Law enforcement authorities are awaiting results of an investigation into transfers of money from former Beaufort County Clerk of Court Elizabeth Smith's office to the county Drug Court, which was run by her husband, Manning Smith.
The investigation is aimed at determining the amount of money that was transferred, when transfers occurred and the propriety of moving the money.
Several sources, including clerks in other counties, said the kind of money that was transferred is intended to help clerks' offices handle child support cases and should not be used for other purposes. A state official said his office discouraged Elizabeth Smith more than a year ago from diverting the child support money to the Drug Court when she called to ask whether it would be appropriate.
Drug courts don't typically handle matters related to child support; that's the role of family courts. Drug courts, which exist in several counties in South Carolina, help non-violent drug offenders enter rehabilitation programs as an alternative to going to prison.
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The transfers are being investigated by the state Ethics Commission and federal authorities, 14th Circuit Solicitor Duffie Stone said during Elizabeth Smith's arraignment on Aug. 25. Stone said at the time he had asked federal agents to join the investigation because part of the money transferred to the Drug Court came from the U.S. Department of Health and Human Services. A forensic audit of accounts in the clerk's office also is under way, ordered by Beaufort County officials.
Neither of the Smiths is still in office. Elizabeth Smith, who resigned as clerk July 30, is charged with embezzlement and misconduct in office. She has pleaded not guilty to taking $23,500 from the clerk's office and using it to buy insurance policies for relatives and to make payments on a vacation home on Pawleys Island.
Eleven days after Elizabeth Smith was charged, Manning Smith was removed as judge of the Drug Court by the state Supreme Court Chief Justice Jean Toal. Toal's order did not disclose the reasons for removing him.
Telephone calls to Elizabeth and Manning Smith seeking details about the transfers were not returned. Elizabeth Smith's attorney, Mike Macloskie of Beaufort, declined to comment Friday. Elizabeth Smith's trial date has not been set.
The money Elizabeth Smith is accused of using for the insurance policies and beach house payments came from her office's "bondsmen's account" -- an account containing fees paid by bond companies that allows them to do business in the county. The money sent to the Drug Court came another fund, called the "IV-D" account, so named because the money is provided to states under Title IV of the Social Security Act. In South Carolina, IV-D money goes to the Department of Social Services, which disburses it to the state's 46 clerks of court. The money covers 66 percent of the expenses related to enforcing child support. Beaufort County currently has 4,010 such cases, according to DSS.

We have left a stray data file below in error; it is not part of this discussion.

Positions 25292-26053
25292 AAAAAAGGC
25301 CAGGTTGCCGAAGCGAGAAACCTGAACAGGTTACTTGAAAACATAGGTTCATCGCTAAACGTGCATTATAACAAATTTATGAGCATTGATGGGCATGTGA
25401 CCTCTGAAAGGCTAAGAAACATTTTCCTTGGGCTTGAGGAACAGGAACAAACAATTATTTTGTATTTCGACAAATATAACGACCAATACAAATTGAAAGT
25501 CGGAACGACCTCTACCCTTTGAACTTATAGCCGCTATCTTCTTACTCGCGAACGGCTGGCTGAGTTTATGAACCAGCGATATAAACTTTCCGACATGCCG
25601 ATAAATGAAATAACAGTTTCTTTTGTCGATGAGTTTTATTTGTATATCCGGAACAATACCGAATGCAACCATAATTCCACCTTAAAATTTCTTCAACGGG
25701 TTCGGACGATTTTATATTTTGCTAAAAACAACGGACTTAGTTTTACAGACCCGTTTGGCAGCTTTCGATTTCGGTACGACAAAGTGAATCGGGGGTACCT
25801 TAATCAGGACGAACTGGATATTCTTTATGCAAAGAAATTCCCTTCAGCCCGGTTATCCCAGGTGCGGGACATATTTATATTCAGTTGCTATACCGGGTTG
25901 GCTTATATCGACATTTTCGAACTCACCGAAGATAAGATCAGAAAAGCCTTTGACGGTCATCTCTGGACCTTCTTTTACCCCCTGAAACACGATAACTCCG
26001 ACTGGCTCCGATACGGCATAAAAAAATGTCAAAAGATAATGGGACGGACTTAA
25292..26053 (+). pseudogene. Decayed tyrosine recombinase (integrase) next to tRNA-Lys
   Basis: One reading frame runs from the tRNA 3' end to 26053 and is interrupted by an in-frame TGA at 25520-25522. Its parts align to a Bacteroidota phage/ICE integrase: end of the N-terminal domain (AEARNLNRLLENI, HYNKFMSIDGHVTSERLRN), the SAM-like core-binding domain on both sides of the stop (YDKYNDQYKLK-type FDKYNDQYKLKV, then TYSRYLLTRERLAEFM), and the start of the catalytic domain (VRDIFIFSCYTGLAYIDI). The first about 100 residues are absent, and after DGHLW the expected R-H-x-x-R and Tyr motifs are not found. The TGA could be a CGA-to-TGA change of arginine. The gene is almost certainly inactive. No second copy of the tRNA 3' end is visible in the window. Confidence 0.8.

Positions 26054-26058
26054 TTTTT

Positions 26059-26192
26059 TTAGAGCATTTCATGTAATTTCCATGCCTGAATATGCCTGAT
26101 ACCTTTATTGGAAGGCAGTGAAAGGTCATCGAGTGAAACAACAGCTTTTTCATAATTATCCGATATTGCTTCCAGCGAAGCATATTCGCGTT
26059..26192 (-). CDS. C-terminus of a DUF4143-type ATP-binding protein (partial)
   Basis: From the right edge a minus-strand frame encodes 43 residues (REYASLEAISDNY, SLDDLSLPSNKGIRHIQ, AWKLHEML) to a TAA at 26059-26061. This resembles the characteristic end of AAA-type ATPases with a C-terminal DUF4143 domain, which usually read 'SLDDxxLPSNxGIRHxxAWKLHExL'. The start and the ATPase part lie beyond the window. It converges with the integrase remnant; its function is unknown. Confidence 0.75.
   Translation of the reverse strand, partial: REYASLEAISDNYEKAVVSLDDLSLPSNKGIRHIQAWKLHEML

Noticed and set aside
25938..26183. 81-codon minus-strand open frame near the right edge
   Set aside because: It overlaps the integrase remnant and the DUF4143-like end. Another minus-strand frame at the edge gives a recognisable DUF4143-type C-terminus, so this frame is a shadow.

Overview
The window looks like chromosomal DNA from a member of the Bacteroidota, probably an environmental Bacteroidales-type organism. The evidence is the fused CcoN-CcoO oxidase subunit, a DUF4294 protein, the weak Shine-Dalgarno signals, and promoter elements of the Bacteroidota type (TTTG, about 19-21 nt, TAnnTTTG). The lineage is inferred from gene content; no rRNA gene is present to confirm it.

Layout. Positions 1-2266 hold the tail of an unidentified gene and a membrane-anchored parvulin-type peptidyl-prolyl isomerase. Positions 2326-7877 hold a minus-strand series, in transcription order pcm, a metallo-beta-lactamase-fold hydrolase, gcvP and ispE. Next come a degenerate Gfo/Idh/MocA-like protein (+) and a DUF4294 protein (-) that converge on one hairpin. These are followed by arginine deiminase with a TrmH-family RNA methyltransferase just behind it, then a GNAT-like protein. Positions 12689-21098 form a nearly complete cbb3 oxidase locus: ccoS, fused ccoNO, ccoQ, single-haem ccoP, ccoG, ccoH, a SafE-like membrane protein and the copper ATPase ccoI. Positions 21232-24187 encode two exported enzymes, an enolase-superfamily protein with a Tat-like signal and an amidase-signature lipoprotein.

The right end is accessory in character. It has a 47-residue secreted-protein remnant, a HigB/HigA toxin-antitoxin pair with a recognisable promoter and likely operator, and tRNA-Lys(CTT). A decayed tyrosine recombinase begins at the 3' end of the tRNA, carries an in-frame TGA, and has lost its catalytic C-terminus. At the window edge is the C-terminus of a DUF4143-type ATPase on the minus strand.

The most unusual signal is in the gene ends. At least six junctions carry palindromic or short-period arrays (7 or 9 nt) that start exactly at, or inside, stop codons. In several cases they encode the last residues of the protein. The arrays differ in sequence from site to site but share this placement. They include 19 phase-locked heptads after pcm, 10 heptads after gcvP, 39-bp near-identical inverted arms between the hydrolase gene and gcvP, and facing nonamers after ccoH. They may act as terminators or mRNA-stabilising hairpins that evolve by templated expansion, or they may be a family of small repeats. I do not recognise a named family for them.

The money should be used by clerks of court only for costs related to child support cases, said Larry McKeown, director of Child Support Enforcement, a branch of DSS. McKeown said Elizabeth Smith queried his office more than a year ago about sending her IV-D money to the Drug Court.
She "wondered if it could be used in some way in that court and we didn't see how it could be used," McKeown said. "She explained the drug court would work with non-custodial parents to help them pay back child support and reduce recidivism."
Under state law, if a clerk's office doesn't spend all of its IV-D money in a year, the remainder goes into the county's general fund. It could not be immediately determined whether the Beaufort County clerk's office ever had left over IV-D money that reverted to the county. The Drug Court, for its part, didn't always get the money Manning Smith said it needed. Funding is currently provided by Beaufort County, the Town of Hilton Head Island and the federal government. But the city of Beaufort, which stopped contributing to Drug Court in 2004, rejected the judge's request for money again this year.
Two clerks in counties that also have Drug Courts -- Julie Armstrong in Charleston County and Marcus Kitchens in Spartanburg County -- both said that they don't think IV-D money could be applied to their drug courts.
"It's my interpretation of the rules and laws governing IV-D money that it can only be used for Family Court and the collection of child support," Kitchens said.
"I can think of no scenario (where a clerk could use IV-D money in drug court)," Armstrong said.
Solicitor Duffie Stone, whose office took over supervision of the Drug Court after Judge Smith's departure, says the court won't be using IV-D money in the future.
"I'm not going to use it because I don't think that's the purpose of it," Stone said. "I'm not saying it's illegal but I just don't think it's proper."
Carol Ruff, who was appointed by Stone and the circuit's judges to replace Manning Smith as drug court judge, declined to comment.